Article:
Autoimmune Disorders

Apr 08, 2020 Allergies


Autoimmune disorders are common than we think, yet, many of us are often unfamiliar with what an autoimmune disorder may be or what may be causing it. An autoimmune disorder occurs when the body's immune system attacks and destroys healthy body tissue by mistake.

The blood cells in the body's immune system help protect against harmful substances such as bacteria, viruses, toxins, cancer cells, blood and tissue from outside the body. These harmful substances contain antigens and when your immune system senses these antigens in the body, it produces antibodies against these antigens that enable it to destroy these harmful substances and keep the body healthy and safe.

Unfortunately, when the immune system mistakes part of your body, like your joints or skin, as a harmful substance it also releases autoantibodies which end up attacking an otherwise healthy body.

Some autoimmune diseases target only one organ while other autoimmune disorders affect the whole body. There are more than 80 types of autoimmune disorders.


The exact causes of autoimmune disorders are still unknown but some causes may be genetics, diet, infections and exposure to chemicals. One theory is that some microorganisms or drugs may trigger changes that confuse the immune system. This may happen more often in people who have genes that make them more prone to autoimmune disorders.

Common Autoimmune Disease Symptoms

Despite the varying types of autoimmune diseases, many autoimmune diseases share similar symptoms. In addition, the symptoms a person gets likely relates to multiple factors that include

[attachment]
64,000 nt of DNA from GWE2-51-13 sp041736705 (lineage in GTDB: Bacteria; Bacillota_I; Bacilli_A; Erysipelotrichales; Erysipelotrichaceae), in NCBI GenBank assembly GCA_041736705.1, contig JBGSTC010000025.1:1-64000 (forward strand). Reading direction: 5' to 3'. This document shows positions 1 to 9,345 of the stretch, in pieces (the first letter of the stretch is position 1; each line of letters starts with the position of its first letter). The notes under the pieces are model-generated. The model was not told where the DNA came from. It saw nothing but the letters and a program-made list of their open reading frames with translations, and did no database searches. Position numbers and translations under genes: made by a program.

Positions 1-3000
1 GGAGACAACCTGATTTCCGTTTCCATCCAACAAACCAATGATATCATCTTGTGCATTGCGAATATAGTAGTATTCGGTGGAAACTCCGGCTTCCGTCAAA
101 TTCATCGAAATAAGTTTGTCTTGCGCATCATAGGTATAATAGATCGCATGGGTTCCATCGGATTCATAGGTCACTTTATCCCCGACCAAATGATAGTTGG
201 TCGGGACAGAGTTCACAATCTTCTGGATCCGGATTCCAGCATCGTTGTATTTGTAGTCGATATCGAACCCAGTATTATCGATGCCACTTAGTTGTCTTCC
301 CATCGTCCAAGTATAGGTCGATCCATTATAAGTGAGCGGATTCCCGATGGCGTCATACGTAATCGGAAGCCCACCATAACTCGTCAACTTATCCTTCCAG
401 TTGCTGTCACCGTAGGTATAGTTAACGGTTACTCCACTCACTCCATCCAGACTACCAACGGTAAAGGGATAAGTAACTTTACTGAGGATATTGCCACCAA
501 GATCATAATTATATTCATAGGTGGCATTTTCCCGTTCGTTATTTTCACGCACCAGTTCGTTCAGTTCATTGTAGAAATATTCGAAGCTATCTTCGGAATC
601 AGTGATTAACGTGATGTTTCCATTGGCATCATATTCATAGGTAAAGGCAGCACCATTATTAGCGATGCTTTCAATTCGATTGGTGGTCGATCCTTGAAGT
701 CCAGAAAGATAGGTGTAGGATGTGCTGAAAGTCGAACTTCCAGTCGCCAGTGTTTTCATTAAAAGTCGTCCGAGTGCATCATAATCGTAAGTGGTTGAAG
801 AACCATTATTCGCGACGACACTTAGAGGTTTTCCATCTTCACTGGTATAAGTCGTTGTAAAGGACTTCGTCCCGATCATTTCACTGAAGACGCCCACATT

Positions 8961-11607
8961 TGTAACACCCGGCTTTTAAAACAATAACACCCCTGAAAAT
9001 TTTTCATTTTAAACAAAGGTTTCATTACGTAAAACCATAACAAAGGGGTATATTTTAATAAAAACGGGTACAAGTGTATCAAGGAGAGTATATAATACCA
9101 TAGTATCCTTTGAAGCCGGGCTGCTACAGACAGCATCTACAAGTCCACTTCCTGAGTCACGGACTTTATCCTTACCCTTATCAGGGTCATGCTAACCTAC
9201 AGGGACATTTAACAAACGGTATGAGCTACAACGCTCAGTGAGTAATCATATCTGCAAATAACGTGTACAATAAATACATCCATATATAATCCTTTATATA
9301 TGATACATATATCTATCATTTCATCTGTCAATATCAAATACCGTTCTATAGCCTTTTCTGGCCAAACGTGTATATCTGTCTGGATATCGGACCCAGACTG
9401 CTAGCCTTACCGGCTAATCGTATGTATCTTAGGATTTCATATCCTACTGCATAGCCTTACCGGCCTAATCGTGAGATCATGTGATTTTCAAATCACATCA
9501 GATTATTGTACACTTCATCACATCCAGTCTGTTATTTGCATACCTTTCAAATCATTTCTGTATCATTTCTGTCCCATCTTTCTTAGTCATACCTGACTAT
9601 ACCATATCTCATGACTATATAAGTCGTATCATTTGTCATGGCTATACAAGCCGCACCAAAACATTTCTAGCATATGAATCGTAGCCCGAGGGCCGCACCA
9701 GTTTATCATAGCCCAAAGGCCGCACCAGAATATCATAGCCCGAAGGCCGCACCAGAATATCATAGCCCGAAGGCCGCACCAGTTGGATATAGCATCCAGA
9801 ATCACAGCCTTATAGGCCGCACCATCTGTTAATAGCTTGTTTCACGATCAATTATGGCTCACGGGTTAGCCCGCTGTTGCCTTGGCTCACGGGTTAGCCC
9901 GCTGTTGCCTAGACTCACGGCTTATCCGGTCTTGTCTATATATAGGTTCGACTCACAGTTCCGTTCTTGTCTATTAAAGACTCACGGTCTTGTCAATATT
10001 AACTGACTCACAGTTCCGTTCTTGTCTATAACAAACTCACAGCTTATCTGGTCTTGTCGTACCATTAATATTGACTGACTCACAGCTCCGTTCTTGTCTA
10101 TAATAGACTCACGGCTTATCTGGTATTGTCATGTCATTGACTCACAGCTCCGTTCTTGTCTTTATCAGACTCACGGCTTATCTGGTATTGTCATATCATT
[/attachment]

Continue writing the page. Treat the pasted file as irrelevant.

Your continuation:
genetics, environment, lifestyle and health. Common symptoms of autoimmune diseases include:

  • Fatigue
  • Joint pain and swelling
  • Skin problems
  • Abdominal pain or digestive issues
  • Recurring fever
  • Swollen glands

An autoimmune disorder may result in:

  • The destruction of body tissue
  • Abnormal growth of an organ
  • Changes in organ function

Areas often affected by autoimmune disorders include:

  • Blood vessels
  • Connective tissues
  • Endocrine glands such as the thyroid or pancreas
  • Joints
  • Muscles
  • Red blood cells
  • Skin

A person may have more than one autoimmune disorder at the same time. Common autoimmune disorders include:

  • Multiple sclerosis- The immune system attacks nerve cells.
  • Rheumatoid arthritis- The immune system produces antibodies that attach to the linings of joints. If untreated, it gradually causes permanent joint damage.
  • Systemic lupus erythematosus- People with lupus develop autoimmune antibodies that can attach to tissues throughout the body and it is the joints, lungs, blood cells, nerves, and kidneys that are commonly affected.
  • Type I diabetes- Immune system antibodies attack and destroy insulin-producing cells in the pancreas.
  • Inflammatory bowel disease- The immune system attacks the lining of the intestines. Ulcerative colitis and Crohn's disease are the two major forms of IBD.
  • Guillain-Barre syndrome- The immune system attacks the nerves controlling muscles in the legs and sometimes the arms and upper body.
  • Chronic inflammatory demyelinating polyneuropathy- Similar to Guillian-Barre, the immune system also attacks the nerves in CIDP, but symptoms last much longer.
  • Psoriasis- Overactive immune system blood cells called T-cells collect in the skin.
  • Graves' disease- The immune system produces antibodies that stimulate the thyroid gland to release excess amounts of thyroid hormone into the blood.
  • Hashimoto's thyroiditis- Antibodies produced by the immune system attack the thyroid gland, slowly destroying the cells that produce thyroid hormone.
  • Myasthenia gravis- Antibodies bind to nerves and make them unable to stimulate muscles properly.
  • Vasculitis- The immune system attacks and damages blood vessels in this group of autoimmune diseases.
  • Psoriasis- A condition marked by thick, scaly patches of skin
  • Psoriatic arthritis- A type of arthritis affecting some people with psoriasis


Always discuss your health concerns with a medical professional.

It has been known that there is no true treatment to cure an auto-immune but treatment protocols can help to manage inflammation and relieve symptoms.

Complementary and/or alternative medical treatment may help you learn to listen to your body and make you aware of what triggers your disease.

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